Tag Archives: lawsuits

Net neutrality goes on trial

“A federal court is set to hear arguments on Monday in a case that could shape the future of the Internet. Lawyers for the Federal Communications Commission will defend the agency’s controversial net neutrality regulations against a legal challenge from Verizon before a three-judge panel of the D.C. Circuit Court of Appeals. Supporters of the rules say they preserve a free and open Internet, but opponents argue they are an unnecessary burden on businesses and amount to government control of the Internet.” (via The Hill’s Hillicon Valley)

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Eight Years Later, the Google Books Fight Lumbers On

“Like a pair of boxers staggering from their corners for the ninth round, Google and the Authors Guild traded another round of briefs last week in their long-running, slow-moving Google Books fight. There is very little left to be said at this point in the case, and they said it at great length. The question is, why are they still fighting? For Google, the book scanning program has always been a corporate backwater, something put together in its 20% time. Despite grandiose claims about a new Library of Alexandria and the occasional cool toy for bibliophiles, it has never been a marquee project. Twenty million scans later, Google Books still doesn’t show up in the menu at the top of the Google homepage. YouTube it ain’t.” (via Publishers Weekly)

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New York Public Library Rethinks Design

“The New York Public Library, responding to outcry over its plans to demolish century-old book stacks, will this fall unveil a new design that preserves a significant portion of them, its president, Anthony Marx, said Tuesday. The library disclosed its plans in response to questions from The Wall Street Journal about alternatives it had considered to the $300 million renovation, which has sparked two lawsuits brought by scholars and preservationists, including a Pulitzer Prize-winning historian, aiming to block the stacks’ destruction.” (via WSJ.com)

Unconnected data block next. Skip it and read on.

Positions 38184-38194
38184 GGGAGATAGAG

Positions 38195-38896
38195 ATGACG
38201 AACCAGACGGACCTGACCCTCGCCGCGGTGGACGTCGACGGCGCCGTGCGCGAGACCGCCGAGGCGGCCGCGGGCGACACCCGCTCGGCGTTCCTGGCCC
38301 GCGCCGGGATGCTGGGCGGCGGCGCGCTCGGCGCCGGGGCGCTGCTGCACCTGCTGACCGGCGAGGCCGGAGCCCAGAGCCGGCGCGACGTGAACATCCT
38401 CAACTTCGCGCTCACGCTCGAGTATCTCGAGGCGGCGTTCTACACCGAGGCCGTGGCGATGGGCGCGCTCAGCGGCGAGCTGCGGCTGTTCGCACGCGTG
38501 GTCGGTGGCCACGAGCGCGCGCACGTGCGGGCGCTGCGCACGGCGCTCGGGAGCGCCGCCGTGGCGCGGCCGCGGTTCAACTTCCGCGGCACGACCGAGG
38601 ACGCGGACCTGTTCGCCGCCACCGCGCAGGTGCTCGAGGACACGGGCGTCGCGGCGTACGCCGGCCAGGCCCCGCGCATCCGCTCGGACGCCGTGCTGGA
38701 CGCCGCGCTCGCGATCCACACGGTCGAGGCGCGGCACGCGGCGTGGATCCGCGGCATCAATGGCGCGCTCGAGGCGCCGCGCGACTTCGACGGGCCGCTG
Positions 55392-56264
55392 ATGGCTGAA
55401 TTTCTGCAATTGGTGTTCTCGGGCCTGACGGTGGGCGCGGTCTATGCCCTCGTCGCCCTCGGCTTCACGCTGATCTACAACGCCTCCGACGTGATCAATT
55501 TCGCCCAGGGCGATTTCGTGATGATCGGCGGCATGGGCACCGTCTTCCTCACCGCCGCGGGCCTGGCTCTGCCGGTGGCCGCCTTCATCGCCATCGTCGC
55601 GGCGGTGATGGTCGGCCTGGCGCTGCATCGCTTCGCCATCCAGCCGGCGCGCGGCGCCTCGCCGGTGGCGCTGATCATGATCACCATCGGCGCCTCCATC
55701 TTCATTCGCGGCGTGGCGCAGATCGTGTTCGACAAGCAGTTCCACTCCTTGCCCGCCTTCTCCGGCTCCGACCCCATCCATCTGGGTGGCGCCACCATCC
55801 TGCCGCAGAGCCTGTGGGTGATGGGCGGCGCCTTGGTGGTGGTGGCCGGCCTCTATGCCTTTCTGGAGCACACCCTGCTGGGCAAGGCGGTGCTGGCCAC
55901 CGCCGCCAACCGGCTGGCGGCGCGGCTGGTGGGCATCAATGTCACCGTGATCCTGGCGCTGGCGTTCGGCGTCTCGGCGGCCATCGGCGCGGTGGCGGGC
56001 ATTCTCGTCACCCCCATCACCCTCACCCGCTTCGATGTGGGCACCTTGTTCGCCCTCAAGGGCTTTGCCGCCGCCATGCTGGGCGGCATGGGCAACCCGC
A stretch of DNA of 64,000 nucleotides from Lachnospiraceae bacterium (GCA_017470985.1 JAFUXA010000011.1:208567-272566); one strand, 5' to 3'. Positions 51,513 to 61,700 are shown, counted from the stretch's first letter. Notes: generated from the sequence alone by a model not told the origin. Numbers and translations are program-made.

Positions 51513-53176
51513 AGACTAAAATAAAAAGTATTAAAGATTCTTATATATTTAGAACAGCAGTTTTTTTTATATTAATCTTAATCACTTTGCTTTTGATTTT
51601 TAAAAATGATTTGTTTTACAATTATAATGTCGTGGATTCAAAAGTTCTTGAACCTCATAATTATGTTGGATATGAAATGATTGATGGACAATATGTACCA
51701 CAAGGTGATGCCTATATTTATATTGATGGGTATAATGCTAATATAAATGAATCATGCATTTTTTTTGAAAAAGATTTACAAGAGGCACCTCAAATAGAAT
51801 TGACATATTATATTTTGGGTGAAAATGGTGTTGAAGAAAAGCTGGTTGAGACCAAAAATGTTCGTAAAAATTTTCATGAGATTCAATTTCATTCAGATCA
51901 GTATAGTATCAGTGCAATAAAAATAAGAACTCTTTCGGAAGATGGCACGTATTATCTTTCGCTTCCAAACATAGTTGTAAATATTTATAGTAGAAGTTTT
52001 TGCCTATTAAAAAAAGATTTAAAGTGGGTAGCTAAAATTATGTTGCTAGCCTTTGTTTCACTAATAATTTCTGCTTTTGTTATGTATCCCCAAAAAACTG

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A Year Later, Opposition Briefs Filed in Authors Guild vs. Google

“After a delay of more than a year, the long-running Authors Guild vs. Google case is heating up again with opposition to Summary Judgment briefs filed this week in the long-running case. In its filing, Authors Guild attorneys argue that Google’s fair use analysis fails, and that its library scanning project subverts the interests of copyright holders in what it describes as a blatantly commercial attempt to “gain a competitive advantage over other search engines and to generate even greater advertising revenues.” Google counters that its scan plan is protected by fair use, and argues that the Authors Guild is wrong on both sides of the fair use question—that the AG’s suit ignores the public benefits of the program—which are real, and valuable—and that there is no evidence of any harm to copyright holders.” (via Publishers Weekly)

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Library Fires Back at Historians Suing to Block Renovation

“The New York Public Library fired back at a group of scholars and writers suing to stop its planned renovation, arguing in a court filing Friday that the historians have their history wrong. The library is facing two separate lawsuits aiming to stop it from dismantling the 102-year-old book stacks in its landmark Fifth Avenue building in a $300 million renovation.” (via WSJ)